Google says won’t build other web tracking tools after phasing out third-party cookies

by Jeremy

Google aims to roll out the changes by next year.

Alphabet Inc’s Google reiterated its intent to phase out third-party cookies, which works as an ad tracking technology from Chrome, and assured its users that it would not build alternate identifiers to track individuals as they browse across the web in an upcoming overhaul aimed at tightening up privacy. “As our industry has strived to deliver relevant ads to consumers across the web, it has created a proliferation of individual user data across thousands of companies, typically gathered through third-party cookies. This has led to an erosion of trust,” David Temkin, director, product management, ads privacy and trust, Google, said in a blogpost. Google aims to roll out the changes by next year.

 

The search engine giant has been working on proposals to remove from Chrome so-called third-party cookies, which are snippets of code used by a website’s advertisers to record browsing history to show users personalized ads. Further, Google states that these solutions are unlikely to meet the rising consumer expectations for privacy when it comes to alternative trackers. “We don’t believe these solutions will meet rising consumer expectations for privacy, nor will they stand up to rapidly evolving regulatory restrictions, and therefore aren’t a sustainable long-term investment,” Temkin said.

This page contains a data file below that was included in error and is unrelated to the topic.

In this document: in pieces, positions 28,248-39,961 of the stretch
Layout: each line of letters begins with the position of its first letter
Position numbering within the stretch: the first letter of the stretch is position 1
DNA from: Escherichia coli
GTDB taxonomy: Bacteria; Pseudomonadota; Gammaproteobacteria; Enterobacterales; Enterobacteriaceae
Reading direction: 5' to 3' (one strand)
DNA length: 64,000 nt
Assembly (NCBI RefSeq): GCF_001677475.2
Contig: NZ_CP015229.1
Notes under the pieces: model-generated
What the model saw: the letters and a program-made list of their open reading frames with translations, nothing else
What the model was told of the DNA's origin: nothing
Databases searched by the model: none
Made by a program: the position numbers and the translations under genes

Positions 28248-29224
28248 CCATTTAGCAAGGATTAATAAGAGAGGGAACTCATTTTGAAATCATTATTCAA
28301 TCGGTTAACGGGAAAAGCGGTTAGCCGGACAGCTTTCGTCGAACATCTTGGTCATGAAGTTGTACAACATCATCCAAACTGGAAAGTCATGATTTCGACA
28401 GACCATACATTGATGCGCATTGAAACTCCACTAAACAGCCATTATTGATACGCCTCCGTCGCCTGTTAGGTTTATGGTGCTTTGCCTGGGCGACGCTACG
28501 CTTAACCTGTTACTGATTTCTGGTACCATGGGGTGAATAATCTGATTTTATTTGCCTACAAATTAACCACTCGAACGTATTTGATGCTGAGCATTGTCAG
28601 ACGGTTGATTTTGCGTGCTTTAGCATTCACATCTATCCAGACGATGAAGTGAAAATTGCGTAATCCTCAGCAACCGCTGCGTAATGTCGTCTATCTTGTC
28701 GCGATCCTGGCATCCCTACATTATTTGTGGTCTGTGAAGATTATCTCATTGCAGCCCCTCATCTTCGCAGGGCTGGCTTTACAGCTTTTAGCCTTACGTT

As per the post, while the industry has tried to offer relevant advertisements to consumers, it has led to a general erosion of trust. Temkin claims that people shouldn’t have to accept being tracked across the web to get the benefits of relevant advertising, and advertisers don’t need to follow individual consumers across the web to get the performance benefits of digital advertising.

According to Google, several advances in aggregation, anonymization, on-device processing, and other privacy-preserving technologies offer a clear path to replacing individual identifiers. Google has been testing Federated Learning of Cohorts (FLoC) as one way for advertising and claims that the latest FLoC can hide an individual in a group. “Our latest tests of FLoC show one way to take third-party cookies out of the advertising equation effectively and instead hide individuals within large crowds of people with common interests,” it added.

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